• In zOMG!, Sandblast and his Elite Mooks can only be battled by taking a canoe from Gold Beach to one of these.
  • Island Wars features tiny islands with a rotating cannon and few palm trees. The trees act as your Video-Game Lives, and your job in Invasion Mode is to defend them with your cannon. In the VS mode, one player uses a plane to attack their opponent's palm trees.
  • MacBat 64: Journey of a Nice Chap has a level made up of multiple little islands.
  • Not unusual in Minecraft ocean biomes — though they do break the monotony of the endless stretch of sea and provide a brief bit of solid land to set a bed to sleep. Woe betide the player who spawns here — "Survival island" maps invoke this trope as a starting point, challenging the player to work with extremely limited resources.
  • Most of the islands in Raft are only slightly bigger than your raft, with room enough for some flowers, fruit, and a few small palm trees. Later in the game you can encounter "large islands" which have more resources but also aggressive wildlife like boars, bears, and Screechers.
  • Subnautica: The predicament the player character starts the game in is a Science Fiction spin on this trope. You're in an Escape Pod the approximate size of a minivan, floating in the open ocean on an alien planet with no land in sight, and nobody to talk to but the digital assistant on your tablet that's only slightly more of a conversationalist than Siri or Alexa. Fortunately, unlike most examples on this page, you have a basic set of diving gear.
  • Super Mario Bros.
  • Tales of Monkey Island has a few of these, especially in Episode 2. When Guybrush encounters one of these for the first time, he lampshades this with his remark "I didn't know tiny islands like this really existed." He also comments that he's glad he's not stranded there (he got there by sailing to it after choosing the destination from the ship's map) or else he'd have to worry about having something to read.

    Web Animation 
  • The Happy Tree Friends episode "Jumping the Shark" has this as the main plot. Somehow, their bus crashes onto a deserted island after falling off a cliff, followed by their subsequent attempts to escape.
  • One of these shows up in a few Homestar Runner cartoons:
    • One Strong Bad Email has a viewer asking Strong Bad what it would be like if he and Homestar were stranded on such an island. Strong Bad first mentioned the usual tropes for such a situation, but figured the reality would actually be more dull and unpleasant.
    • In the cartoon "Weclome Back", Bubs remarks that he spend the month-and-a-half hiatus trying to sell baloney sandwiches "at the beach". Cut to Bubs by himself on a tiny island that's almost too small for his truck.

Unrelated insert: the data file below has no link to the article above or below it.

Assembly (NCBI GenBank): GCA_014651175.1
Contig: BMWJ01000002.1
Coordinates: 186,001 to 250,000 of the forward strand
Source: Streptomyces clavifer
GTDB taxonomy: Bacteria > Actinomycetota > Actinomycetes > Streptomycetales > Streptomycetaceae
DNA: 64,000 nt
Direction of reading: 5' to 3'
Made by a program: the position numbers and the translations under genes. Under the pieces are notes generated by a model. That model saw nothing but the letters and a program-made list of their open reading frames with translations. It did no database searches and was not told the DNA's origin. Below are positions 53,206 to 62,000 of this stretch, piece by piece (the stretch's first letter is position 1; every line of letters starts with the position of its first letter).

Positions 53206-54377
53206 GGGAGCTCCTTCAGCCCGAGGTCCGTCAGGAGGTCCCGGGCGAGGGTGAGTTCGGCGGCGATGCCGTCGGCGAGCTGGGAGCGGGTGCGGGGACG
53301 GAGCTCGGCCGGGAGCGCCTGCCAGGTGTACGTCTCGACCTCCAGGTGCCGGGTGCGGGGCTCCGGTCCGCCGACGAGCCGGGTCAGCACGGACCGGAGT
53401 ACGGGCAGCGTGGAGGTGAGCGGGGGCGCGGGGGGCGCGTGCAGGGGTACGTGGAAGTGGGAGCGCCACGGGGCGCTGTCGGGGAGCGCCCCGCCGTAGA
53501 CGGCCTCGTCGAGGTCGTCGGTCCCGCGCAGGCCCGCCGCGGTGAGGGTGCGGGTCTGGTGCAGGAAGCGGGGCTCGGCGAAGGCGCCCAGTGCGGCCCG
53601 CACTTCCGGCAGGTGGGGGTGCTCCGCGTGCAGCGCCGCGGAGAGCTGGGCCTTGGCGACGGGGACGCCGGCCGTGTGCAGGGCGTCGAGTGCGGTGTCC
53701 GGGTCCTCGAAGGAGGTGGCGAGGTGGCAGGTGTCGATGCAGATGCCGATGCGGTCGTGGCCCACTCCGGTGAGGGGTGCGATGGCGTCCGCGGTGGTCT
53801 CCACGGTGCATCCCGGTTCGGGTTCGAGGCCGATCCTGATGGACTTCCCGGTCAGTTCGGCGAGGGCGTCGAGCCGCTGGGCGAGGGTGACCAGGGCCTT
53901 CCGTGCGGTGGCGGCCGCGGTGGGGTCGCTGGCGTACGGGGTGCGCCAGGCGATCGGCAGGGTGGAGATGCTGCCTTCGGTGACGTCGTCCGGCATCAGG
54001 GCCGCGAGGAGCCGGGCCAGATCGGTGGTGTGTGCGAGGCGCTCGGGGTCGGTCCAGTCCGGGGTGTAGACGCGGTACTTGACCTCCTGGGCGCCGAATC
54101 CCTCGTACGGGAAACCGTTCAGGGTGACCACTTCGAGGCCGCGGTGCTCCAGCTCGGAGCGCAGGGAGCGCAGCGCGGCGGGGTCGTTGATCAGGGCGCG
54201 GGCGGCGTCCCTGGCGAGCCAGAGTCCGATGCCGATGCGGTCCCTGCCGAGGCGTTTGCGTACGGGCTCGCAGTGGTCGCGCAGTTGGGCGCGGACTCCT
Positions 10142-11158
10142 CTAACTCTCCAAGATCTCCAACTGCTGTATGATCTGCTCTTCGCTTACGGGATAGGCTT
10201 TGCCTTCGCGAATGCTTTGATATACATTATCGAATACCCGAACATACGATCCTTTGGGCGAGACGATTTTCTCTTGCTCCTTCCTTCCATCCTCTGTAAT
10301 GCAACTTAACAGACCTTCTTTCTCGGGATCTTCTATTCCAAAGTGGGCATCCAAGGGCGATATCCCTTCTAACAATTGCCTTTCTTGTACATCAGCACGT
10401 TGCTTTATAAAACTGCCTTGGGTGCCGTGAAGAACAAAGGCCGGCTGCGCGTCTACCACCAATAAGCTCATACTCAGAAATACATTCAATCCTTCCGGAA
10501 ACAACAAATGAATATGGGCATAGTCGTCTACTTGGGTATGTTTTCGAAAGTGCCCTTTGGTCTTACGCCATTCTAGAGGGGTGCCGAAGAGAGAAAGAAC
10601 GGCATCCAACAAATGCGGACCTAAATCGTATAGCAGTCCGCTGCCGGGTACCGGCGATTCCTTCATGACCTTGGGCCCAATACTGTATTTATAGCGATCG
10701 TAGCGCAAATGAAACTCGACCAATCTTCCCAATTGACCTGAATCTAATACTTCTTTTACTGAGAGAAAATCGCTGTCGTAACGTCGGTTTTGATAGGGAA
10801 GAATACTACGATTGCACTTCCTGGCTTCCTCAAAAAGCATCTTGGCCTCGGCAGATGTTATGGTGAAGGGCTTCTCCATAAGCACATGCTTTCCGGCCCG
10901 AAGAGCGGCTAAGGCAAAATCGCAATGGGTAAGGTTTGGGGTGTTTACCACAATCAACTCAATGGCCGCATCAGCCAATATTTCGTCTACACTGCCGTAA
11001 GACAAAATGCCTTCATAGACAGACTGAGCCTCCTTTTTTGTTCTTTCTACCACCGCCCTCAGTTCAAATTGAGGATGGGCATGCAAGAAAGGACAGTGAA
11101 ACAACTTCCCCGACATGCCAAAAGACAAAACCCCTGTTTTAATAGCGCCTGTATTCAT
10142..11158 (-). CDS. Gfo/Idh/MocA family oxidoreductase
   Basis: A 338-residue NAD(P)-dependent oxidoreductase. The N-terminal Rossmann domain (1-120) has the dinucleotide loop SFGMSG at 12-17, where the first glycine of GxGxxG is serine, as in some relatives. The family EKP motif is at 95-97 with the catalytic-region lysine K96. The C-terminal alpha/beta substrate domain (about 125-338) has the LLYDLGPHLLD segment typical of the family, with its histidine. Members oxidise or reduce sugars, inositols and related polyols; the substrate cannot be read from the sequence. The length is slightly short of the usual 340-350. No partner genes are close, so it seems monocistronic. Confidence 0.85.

Bubs: C'mon, people! C'mon, palm tree! I'm tryin'-ta-sell-a-baloney-sammich!
    • In the email "the paper", we see a flashback of Strong Bad being saved by The Paper from a sinking version of one.
      Strong Bad: Why is this island sinking?! I didn't even kill any end bosses!
  • Robotbox And Cactus: In "The Meaning of Life", Cactus gets teleported to a tiny desert island with nothing but a palm tree and another already-dead cactus.
  • A Chinese animation called See Through revolves around two fighter pilots from opposing armies becoming friends and forming an Ambiguously Gay relationship on one such island after downing each other in the middle of combat.

    Webcomics 
  • Adventurers!: Karn and Ardam somehow wind up on one of these after the Big Bad accidentally causes The End of the World as We Know It. It turns out to be a movie set, somehow.
  • Existential Comics: Strip 5 features two shipwrecked sailors stranded on a small sandy islet, adorned by a single coconut tree, and philosophizing about the nature and origin of knowledge and whether anything can truly be known for certain. The comic ends with one wondering whether the world is anything but a dream or mad delusion of the other, and the second replies that, now that he thinks about it, they've been subsisting off of the occasional coconut and no water for a suspiciously long time.
  • Li'l Gotham: The Joker and Harley Quinn end up stranded on one after the Joker sinks Greenbeard's ship #8. It turns out this was the one time Harley hadn't packed her escape balloon, because she needed to make room for all her shoes.

    Western Animation 
  • One of these showed up on American Dad!. Originally it was a quite spacious desert island with many luxuries installed, until a tidal wave submerged something like 95% of the island underwater. Stan and Roger survive by eating mostly seagulls. They attempt to escape with a raft made from seagull carcasses which immediately sinks, but then discover that Rogers body is bouyant enough to function as a makeshift flotation device.
  • Beavis And Butthead: In "B&B Island", Beavis and Butthead end up stuck on an ornamental Far Side Island in the middle of the mall fountain after the janitor turns the water back on while the duo were looting the emptied fountain for coins. They're trapped on the island for three days because they don't realize the water is shallow enough to just walk out.